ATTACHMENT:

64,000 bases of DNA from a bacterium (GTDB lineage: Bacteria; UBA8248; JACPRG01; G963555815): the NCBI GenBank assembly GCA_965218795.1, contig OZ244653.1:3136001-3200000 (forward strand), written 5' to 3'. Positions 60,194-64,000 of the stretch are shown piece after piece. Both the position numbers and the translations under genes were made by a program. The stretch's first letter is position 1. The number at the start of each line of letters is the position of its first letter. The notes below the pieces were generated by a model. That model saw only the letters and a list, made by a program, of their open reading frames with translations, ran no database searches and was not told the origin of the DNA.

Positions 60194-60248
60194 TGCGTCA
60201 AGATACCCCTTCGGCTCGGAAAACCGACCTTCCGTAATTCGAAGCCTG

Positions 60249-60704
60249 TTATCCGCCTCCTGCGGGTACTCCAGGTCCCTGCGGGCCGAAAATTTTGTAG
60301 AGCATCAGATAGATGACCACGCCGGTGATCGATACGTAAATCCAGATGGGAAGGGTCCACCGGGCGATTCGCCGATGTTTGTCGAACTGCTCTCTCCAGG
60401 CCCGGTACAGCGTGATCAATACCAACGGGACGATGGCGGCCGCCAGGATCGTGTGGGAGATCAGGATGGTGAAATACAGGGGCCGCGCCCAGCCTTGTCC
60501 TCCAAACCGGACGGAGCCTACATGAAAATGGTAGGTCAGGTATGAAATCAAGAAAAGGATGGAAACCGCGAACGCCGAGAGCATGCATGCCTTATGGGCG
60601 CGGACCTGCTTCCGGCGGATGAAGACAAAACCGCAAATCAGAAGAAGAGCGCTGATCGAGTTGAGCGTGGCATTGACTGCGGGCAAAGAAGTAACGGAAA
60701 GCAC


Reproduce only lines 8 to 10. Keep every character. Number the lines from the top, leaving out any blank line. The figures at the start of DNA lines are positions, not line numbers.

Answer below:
60401 CCCGGTACAGCGTGATCAATACCAACGGGACGATGGCGGCCGCCAGGATCGTGTGGGAGATCAGGATGGTGAAATACAGGGGCCGCGCCCAGCCTTGTCC
60501 TCCAAACCGGACGGAGCCTACATGAAAATGGTAGGTCAGGTATGAAATCAAGAAAAGGATGGAAACCGCGAACGCCGAGAGCATGCATGCCTTATGGGCG
60601 CGGACCTGCTTCCGGCGGATGAAGACAAAACCGCAAATCAGAAGAAGAGCGCTGATCGAGTTGAGCGTGGCATTGACTGCGGGCAAAGAAGTAACGGAAA